Generic Versus Brand-Name Drugs: Does it Really Matter?
Posted: 22 Jun 2007
Date Written: June 2007
The market for pharmaceuticals is in constant evolution. We are interested not only in the price and quantity effects of generic drug entry, but also the ones concerning patients and physicians choices, namely about treatment continuity. Following the work of both Frank and Salkever (1992 and 1995) and Wiggins and Maness (2004), we derive a model of vertical differentiation in which consumers/patients may opt to be out of treatment (technically, the market is not fully covered). We have found three relevant effects from entry of generics entry: market size increases and both price and market share of brand-name drugs decrease. The model fits different NHS drug-financing systems, such as reference pricing and proportional cost-sharing; the effects have the same sign under both systems, but the former has higher impact over the market than the latter. While the last two effects are relatively well-known, the existence of a fringe of consumers that may stop treatment for higher prices, introduces potentially a different strategic interaction between entrants and incumbents (the former may grow at the cost of market expansion)
We present an empirical analysis based on Portuguese pharmaceuticals market, and in specific therapeutical classes. The choice of classes is based on relevance (representative classes among the total sales volume of the generic pharmaceuticals market), the presence of generic drugs and the treatment of a chronic condition being involved (so that continuity of treatment is an issue)
On methodological terms, the analysis is split into two different parts. The first one is the traditional study of price and quantity evolution; the second discusses the effects over the agent's - both physician and patient - decision. Concerning the former, we present empirical data, from the mid-90s to 2005, which suggest there might be both vertically differentiated and traditional markets. This is surely consistent with the work previously done in the literature. The estimation of models of price responses to generic entry in the market for both brand-name and generic pharmaceuticals confirm these results. As for the second part of our analysis, a careful look at market data and a questionnaire delivered at pharmacies suggest the importance of the effects initially pointed out. Patients, pharmacists and physicians react in a different way when it is possible for generic drugs to enter the market. It becomes clear that benefits from generic entry must include continuity of treatment aspects, besides lower prices of generics (that may induce a strategic response from incumbent drugs). The strength of the effects is also related to the existence of a reference pricing system.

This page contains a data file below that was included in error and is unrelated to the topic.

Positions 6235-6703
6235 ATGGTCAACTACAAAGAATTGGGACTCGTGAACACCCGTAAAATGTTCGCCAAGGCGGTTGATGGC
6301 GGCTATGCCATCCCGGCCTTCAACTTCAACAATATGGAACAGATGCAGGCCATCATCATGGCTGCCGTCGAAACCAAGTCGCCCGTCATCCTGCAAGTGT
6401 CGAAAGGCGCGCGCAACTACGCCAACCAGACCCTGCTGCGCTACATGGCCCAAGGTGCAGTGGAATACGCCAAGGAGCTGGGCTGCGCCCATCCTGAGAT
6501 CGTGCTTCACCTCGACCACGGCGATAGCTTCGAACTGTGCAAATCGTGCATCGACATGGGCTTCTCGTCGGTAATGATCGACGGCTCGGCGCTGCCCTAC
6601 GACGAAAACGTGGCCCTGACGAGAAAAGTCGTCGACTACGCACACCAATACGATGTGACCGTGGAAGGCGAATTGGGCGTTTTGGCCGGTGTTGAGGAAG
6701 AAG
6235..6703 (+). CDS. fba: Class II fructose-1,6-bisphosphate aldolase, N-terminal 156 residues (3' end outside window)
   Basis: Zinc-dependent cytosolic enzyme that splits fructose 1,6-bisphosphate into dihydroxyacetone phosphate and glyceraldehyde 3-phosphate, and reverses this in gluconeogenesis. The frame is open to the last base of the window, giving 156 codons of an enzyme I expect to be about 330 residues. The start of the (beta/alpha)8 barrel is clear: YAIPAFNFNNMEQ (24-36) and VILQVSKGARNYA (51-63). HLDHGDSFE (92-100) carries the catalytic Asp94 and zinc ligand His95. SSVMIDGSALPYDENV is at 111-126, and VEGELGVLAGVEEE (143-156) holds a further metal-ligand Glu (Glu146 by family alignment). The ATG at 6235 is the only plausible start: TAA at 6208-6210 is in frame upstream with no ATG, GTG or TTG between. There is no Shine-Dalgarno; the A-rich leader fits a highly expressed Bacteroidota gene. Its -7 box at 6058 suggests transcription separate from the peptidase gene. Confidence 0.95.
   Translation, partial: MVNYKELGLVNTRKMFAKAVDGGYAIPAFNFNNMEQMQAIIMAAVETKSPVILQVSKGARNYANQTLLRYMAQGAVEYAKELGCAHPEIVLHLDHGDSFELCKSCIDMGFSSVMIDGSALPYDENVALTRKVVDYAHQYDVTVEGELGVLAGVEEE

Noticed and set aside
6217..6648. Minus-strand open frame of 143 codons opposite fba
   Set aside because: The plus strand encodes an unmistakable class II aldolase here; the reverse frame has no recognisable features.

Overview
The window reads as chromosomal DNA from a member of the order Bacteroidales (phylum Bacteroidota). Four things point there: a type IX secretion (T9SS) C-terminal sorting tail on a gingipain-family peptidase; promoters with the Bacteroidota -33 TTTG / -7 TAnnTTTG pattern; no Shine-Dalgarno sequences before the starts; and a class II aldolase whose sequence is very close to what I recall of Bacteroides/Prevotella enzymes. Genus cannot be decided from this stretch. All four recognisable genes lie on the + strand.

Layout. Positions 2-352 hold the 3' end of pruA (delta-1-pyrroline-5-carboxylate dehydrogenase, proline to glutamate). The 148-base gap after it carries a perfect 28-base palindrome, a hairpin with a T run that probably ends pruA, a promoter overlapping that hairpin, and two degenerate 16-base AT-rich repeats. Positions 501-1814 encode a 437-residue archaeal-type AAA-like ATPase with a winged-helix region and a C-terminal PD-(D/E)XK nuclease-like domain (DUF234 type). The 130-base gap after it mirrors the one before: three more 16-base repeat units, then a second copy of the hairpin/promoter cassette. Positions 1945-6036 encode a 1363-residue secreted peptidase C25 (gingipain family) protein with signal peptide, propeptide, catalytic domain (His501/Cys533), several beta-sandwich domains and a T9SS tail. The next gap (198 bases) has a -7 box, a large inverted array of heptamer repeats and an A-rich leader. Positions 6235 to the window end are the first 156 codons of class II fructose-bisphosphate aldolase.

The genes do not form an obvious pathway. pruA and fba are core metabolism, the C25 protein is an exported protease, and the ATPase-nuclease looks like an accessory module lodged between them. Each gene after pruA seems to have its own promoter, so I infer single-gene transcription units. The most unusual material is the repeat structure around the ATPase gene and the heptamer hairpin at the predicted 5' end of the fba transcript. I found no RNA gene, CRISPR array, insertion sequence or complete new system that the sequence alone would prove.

Keywords: generic entry, vertical differentiation, reference pricing system
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